During the Arnold Classic seminar, a young woman in the crowd tells the story of her mother, who lost an arm and leg during an accident. She says that thanks to her dad’s experience in bodybuilding, and inspiration from Arnold, her mum’s been getting fit again and can now even swim for two hours straight.

“It’s great to hear the story about your mother,” Arnold responds. “It’s great to see first-hand […] the courageous men and women that have had their accidents, they’ve had their problems, but they continue with the same will, the same fire in the belly. I just love seeing that.

“This is why I say, when people have those traumas, accidents, illness, cancer – whatever it is – and then you give them the opportunity to go and train, and you inspire them and show that they can set new goals, they can continue. But we have to give people the opportunity.”

Keep fighting

Back at our interview, I mention to Arnold that in the last few years with his work on the Special Olympics, Arnold Classic and After-School All-Stars program to help kids succeed at school, it seems he’s been dedicated to giving back to the community. “It’s something that gets into your blood. I’ve always had that from the time I came to America to now, and it will go on like that. It’s always a give and take. You know you can use a country, and use a system, but you also have to give back because someone worked very hard to get us to that point in the first place to make it a country of opportunity,” Arnold says.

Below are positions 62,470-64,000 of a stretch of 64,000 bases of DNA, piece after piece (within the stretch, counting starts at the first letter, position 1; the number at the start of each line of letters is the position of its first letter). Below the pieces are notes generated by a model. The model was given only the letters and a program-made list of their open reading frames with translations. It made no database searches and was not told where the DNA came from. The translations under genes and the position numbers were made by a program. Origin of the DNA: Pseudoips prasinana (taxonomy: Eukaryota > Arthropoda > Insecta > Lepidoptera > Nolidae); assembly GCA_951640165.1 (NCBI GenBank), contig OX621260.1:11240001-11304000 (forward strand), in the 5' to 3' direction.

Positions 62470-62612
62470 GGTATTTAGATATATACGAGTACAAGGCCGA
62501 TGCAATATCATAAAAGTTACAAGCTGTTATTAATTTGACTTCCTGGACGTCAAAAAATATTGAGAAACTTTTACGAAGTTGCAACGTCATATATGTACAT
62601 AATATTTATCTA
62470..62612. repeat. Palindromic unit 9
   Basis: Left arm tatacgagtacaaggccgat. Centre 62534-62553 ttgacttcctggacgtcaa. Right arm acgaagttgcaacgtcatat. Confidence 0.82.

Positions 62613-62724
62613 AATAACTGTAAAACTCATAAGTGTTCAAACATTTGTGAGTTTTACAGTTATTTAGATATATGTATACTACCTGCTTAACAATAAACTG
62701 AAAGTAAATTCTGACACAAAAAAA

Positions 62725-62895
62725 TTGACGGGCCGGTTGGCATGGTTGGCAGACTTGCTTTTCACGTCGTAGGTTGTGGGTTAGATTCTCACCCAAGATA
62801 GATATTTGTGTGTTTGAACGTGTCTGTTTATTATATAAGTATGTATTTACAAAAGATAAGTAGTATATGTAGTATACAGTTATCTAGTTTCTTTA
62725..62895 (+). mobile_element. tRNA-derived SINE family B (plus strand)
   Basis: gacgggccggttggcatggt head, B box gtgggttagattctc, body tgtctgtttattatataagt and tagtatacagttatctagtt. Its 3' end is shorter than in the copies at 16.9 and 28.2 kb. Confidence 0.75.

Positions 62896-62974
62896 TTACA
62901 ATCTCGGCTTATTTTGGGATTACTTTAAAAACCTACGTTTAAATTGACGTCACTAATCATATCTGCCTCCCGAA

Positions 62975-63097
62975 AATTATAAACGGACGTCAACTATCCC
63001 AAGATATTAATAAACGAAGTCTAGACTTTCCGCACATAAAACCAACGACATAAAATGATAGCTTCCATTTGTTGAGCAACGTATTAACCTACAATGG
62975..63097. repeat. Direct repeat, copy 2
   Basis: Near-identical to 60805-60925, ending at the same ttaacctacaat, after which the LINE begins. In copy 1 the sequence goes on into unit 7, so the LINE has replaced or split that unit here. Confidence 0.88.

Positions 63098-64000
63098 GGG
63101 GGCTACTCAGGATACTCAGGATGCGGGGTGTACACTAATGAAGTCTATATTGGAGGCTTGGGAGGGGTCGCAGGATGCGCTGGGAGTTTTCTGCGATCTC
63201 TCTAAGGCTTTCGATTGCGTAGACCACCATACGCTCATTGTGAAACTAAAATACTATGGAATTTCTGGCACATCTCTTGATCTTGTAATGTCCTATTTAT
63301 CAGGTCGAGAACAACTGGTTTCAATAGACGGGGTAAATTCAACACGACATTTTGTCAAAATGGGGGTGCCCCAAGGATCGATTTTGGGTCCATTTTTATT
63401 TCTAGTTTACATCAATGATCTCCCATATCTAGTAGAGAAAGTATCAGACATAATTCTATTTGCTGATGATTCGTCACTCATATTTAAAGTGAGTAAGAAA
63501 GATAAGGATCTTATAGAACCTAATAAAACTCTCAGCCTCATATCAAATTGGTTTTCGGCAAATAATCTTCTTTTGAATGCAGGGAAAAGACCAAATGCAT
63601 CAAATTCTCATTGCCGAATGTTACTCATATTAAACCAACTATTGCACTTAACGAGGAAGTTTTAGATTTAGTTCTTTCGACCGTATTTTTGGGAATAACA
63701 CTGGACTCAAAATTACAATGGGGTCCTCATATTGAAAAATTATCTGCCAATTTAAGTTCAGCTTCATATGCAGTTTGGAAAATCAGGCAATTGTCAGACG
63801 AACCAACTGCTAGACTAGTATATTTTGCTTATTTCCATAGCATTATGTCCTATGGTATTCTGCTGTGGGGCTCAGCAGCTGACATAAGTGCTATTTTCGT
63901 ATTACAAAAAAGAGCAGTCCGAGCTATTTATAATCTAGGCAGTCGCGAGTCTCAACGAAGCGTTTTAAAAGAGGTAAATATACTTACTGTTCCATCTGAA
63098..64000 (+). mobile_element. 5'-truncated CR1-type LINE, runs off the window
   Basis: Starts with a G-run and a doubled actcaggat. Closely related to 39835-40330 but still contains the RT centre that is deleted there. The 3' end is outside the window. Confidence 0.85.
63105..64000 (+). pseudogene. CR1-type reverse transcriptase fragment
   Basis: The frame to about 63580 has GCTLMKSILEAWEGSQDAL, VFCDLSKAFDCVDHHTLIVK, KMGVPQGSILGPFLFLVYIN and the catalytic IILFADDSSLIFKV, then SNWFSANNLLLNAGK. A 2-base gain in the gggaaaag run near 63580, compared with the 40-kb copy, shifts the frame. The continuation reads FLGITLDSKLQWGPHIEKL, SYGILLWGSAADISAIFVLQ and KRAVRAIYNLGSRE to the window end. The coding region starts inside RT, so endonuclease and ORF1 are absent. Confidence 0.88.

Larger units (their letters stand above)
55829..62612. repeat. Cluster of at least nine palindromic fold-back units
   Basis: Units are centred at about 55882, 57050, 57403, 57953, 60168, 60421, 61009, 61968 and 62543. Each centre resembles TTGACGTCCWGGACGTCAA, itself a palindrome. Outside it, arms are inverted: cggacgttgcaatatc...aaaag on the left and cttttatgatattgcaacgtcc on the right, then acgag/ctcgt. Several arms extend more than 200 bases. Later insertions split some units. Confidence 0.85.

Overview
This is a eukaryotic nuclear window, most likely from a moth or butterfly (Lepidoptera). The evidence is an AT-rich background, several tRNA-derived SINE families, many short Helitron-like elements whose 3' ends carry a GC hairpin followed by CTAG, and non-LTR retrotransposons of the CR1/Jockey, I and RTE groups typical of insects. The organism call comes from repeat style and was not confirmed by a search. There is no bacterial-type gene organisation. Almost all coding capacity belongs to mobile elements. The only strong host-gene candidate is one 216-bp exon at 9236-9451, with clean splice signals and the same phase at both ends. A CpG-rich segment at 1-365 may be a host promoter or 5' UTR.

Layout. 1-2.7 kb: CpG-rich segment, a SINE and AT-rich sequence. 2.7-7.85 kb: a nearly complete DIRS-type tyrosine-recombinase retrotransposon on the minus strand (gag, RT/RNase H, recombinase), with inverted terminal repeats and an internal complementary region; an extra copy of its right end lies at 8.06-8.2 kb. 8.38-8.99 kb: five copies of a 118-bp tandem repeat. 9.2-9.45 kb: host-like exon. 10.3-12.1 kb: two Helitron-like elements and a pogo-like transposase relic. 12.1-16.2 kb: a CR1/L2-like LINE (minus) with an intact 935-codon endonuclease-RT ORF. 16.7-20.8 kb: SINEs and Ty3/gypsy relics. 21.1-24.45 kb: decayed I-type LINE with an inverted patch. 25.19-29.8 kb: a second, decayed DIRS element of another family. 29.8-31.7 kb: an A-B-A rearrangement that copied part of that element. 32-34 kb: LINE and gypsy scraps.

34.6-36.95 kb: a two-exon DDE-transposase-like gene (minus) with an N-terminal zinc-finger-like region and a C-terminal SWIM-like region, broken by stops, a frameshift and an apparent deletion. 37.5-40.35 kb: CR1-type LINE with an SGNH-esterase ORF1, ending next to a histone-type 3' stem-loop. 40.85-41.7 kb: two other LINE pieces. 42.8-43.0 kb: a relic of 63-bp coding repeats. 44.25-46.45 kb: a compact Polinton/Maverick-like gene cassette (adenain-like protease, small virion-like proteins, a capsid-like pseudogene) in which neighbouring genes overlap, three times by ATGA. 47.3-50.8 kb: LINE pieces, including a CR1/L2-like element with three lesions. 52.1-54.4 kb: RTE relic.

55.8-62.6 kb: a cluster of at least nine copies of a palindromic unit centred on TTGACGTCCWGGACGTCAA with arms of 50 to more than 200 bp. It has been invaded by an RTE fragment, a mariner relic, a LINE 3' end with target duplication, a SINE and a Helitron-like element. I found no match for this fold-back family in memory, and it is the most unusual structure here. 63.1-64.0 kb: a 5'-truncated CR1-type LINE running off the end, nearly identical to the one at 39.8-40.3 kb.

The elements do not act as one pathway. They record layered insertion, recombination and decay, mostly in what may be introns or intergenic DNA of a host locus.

“It’s the same in Australia. In this country a lot of people struggled to make this country as great as it is. Now we have to teach people; now it’s your turn to struggle a little bit and fight to keep this place great. It goes from generation to generation.”

So, does this mean his fitness legacy is what he’d like to be remembered for? Before I finish asking my question, Arnold says: “I don’t worry about what I’ll be remembered by, because everyone will remember me for something else. Some people will remember me for the body building, others for the acting, others for the political stuff.

“For me the important thing is I want to use my power of influence for good things and to improve the world.”

Arnold Schwarzenegger on…


“Parents, take on that responsibility and make sure your kids are healthy and fit because what you learn at that age is what stays with you. I remember my dad always took us out ice-curling and ice-skating and sledding in the winter. In the summer, we played soccer. That stayed with me – that exercise is just a part of life.”


“I think there’s a lot of stuff that you can get on the Internet about fitness and bodybuilding, and I just love that… I just think we should get information every day, rather than wait once a month for a magazine to come out, and hopefully find something that you like.”


“I’m as hungry today as I was when I was 20 years old. I’m always looking to take on new challenges. I think that’s what life is all about. It’s the difference between living and existing.”

This article first appeared in the print edition of body+soul on April 10, 2016